A Community in RecoveryRochelle Bascom Springfield
In my journey through recovery, there have been many civic engagements that I have performed. In recovery, we have to give back what was so freely given to us. That is the knowledge that recovery gives us. There are no fees or dues, but there are our stories and our pasts. We share our experiences, strengths, and hopes so that we stay clean and become productive members of a society that is not so forgiving.
As addicts we have to be taught all over again how to live life on life’s terms. When drugs and alcohol take over our minds, bodies, and souls, we are no longer in control. So when you get into recovery, it’s like you’re a baby starting all over again. We have to be told what to do, and when to do it. Remember we are not ourselves. We have become a product of the places we came from when we were drinking and drugging, and sometimes those places are not so nice. We’ve been in and out of jails and institutions, and surrounded by countless deaths; this begins our path to recovery.
Breaking down and admitting that I am powerless over drugs and alcohol and that my life is unmanageable is the first step. This is sometimes demeaning, because who wants to admit that they are powerless? Not me! Sometimes we come into the rooms of recovery spiritually and mentally; sometimes we’re fiscally bankrupt and near death. We have no choice but to begin our path to becoming productive members of a society we know nothing about when we are sober. Now we see the wreckage of our pasts, and the work begins.
When I first got into recovery, I thought it was a cult, but I was told straight out to shut up and sit in the front, because “you don’t know sh**”. That really did not sit well with me, as someone who thought she knew what she was doing. But if I knew what I was doing, I would not have been there.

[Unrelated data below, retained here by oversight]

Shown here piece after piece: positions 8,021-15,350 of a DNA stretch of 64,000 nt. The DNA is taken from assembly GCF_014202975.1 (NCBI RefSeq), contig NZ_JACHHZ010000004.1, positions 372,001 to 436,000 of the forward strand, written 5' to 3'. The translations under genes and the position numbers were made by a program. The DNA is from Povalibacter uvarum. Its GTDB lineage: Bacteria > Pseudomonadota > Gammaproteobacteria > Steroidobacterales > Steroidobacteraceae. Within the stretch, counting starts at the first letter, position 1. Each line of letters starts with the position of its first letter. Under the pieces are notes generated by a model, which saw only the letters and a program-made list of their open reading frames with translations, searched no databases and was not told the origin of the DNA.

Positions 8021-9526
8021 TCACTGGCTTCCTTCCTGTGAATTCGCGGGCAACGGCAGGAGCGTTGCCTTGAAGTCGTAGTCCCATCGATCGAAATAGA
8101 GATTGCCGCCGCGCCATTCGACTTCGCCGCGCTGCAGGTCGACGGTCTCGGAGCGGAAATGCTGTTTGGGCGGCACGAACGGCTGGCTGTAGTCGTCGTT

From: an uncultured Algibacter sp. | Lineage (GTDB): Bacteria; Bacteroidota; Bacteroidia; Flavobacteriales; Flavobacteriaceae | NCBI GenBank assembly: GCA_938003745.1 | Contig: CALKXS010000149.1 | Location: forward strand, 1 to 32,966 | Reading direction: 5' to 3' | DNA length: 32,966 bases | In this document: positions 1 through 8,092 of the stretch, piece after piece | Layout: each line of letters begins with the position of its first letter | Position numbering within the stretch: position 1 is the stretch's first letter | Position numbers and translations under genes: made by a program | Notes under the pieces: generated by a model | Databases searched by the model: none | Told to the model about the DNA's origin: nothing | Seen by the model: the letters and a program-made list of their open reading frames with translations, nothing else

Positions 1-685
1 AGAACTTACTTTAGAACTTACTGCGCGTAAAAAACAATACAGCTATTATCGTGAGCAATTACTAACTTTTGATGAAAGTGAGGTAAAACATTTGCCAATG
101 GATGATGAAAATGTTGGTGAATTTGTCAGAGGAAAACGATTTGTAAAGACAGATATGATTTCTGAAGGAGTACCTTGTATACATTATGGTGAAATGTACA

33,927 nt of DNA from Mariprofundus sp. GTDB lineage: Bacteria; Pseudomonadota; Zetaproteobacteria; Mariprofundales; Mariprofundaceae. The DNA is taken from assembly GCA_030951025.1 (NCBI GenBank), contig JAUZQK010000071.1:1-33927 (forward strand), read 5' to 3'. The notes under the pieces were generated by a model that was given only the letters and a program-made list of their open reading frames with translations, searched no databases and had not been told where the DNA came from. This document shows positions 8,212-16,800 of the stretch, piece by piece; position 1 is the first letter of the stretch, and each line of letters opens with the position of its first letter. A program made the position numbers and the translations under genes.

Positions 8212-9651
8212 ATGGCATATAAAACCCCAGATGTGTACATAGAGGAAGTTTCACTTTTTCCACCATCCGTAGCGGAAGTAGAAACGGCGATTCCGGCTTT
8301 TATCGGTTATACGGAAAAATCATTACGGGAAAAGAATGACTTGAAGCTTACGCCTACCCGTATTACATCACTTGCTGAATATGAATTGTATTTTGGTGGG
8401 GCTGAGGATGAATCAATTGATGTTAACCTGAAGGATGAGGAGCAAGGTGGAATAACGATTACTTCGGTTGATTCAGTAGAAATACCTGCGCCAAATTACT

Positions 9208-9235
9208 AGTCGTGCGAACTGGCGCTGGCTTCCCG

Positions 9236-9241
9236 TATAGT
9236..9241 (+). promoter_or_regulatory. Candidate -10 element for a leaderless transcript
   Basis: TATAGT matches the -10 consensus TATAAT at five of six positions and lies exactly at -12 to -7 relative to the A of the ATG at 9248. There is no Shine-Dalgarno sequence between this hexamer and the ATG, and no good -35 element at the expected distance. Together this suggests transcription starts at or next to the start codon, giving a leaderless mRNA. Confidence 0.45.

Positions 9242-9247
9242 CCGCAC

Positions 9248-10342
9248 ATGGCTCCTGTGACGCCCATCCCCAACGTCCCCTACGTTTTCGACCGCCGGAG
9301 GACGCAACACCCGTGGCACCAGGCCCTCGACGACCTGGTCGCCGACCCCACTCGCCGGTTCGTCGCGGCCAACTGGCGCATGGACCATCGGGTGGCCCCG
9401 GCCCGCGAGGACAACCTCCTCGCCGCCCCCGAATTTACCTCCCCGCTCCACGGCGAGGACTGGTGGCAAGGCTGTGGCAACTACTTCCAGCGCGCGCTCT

We share our stories with others like us so that newcomers can hear what others have been through, and how they got through all the pain and still stay sober. Sponsors are the people who guide us through the twelve steps of recovery. They take us to meetings, and they are there when we cry because the pain is so bad we want to use. Newcomers look to us for guidance and go to many, many meetings because their lives depend on them. I had to turn my life over to the care of a God of my understanding, because many don’t believe the same things I do. But whatever works.
We go all across the country sharing our experiences, strengths and hopes. We have sober dances and also conventions where hundreds get together to have fun while sober, many for the first time in their lives.
I know that my recovery has to come first. If I don’t put it first, I will drink again and for me, that is death. I won’t make it back, so I will continue to fight for myself, as well as for my fellow addicts in and out of the rooms of recovery.
Other Essays In This Series
Because of this experience, I started having meetings with Mandingoes boys like me. If we kept our mouths shut, nothing would change. We needed to stand up for one another.The Day I Learned Standing Up for People Can Save Lives Oumar Kenneh Worcester
Never stop believing in voting because your vote does matter and could make a big difference in the world.It Will Take All of Us to Make a Change in Our Country Linda Washington Springfield
I have not said this to many, but now I say it because in my 76 years of life I have met so many that are so hurt by society’s putting them down.If You Condemn Yourself First… Charlie Knight Springfield